Jacobs, Eastwood and Bigelow.
The executrix appeals from the assessment of the inheritance tax. The only question is the value of shares of the common stock of West Side Lumber Company, of which decedent owned 600 out of a total 15,000 shares outstanding. Since there had been no sales of the stock which established its value, the Acting Director of the Division of Taxation based his appraisal on data furnished by the executrix.
The company is engaged in the business of selling lumber which it cuts from its own lands. When the timber is all cut the company must go out of business unless it obtains a new supply. The taxpayer contends that the director did not give enough effect to the wasting nature of the business. We find to the contrary.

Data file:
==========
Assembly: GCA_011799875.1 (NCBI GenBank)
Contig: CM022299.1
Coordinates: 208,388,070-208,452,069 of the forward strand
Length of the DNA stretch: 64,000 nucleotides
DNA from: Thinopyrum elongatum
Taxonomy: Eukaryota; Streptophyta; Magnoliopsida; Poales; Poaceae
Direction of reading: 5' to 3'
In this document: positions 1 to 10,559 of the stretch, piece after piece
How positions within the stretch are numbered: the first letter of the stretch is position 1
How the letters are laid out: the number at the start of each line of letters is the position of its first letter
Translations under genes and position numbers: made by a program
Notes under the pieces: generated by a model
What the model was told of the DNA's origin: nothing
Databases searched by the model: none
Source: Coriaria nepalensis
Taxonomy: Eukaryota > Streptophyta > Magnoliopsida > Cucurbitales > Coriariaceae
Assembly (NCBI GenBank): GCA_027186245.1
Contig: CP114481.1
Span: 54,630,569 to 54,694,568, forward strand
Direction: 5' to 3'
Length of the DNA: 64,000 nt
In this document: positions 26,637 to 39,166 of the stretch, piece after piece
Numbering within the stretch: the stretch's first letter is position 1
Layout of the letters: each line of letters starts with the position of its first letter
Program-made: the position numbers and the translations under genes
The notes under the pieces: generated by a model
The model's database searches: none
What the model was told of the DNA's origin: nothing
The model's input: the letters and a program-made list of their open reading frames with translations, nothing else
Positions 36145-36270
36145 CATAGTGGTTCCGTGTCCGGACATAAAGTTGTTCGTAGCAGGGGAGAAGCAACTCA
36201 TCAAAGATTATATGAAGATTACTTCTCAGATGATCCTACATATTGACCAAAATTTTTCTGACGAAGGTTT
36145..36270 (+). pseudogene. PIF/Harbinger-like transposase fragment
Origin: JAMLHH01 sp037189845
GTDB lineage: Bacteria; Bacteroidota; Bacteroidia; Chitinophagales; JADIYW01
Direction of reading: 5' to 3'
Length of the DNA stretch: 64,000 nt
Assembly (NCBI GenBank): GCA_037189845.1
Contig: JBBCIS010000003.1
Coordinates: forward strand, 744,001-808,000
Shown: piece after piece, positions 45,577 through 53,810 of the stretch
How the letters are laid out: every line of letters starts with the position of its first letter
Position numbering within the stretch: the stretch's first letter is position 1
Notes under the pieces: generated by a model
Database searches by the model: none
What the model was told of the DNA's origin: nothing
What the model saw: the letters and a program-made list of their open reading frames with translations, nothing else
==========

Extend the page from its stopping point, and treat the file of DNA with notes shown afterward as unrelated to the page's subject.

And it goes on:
Testatrix died December 11, 1949. In the three fiscal years ending February 28, 1950, annual dividends averaged
$33 a share, or seven per cent on $470. In the same period, annual net profit for common stock per share was $49 which, capitalized at percentages varying from 10 to 15, gives a value between $326 and $490 a share. Book value per share February 28, 1950, was $172.28. No good will is included in the figure. In the balance sheet, standing timber, plant and equipment, after depletion and depreciation, stood at $603,391. The same items three years earlier had been $998,713, thus indicating that the principal wasting assets were being amortized at an average of $130,000 a year, and that they would be entirely written off in less than five years.
The Tax Division regarded the value of the stock obtained by capitalizing dividends or net profits as too high, mainly because of the wasting character of the company, and accepted the book value of $172.28 as the true value of the stock. The Division considered that liquidating losses and expenses would be offset by excess earnings during the years now remaining of the company's life.
The director's appraisal of the stock was fully justified by the record.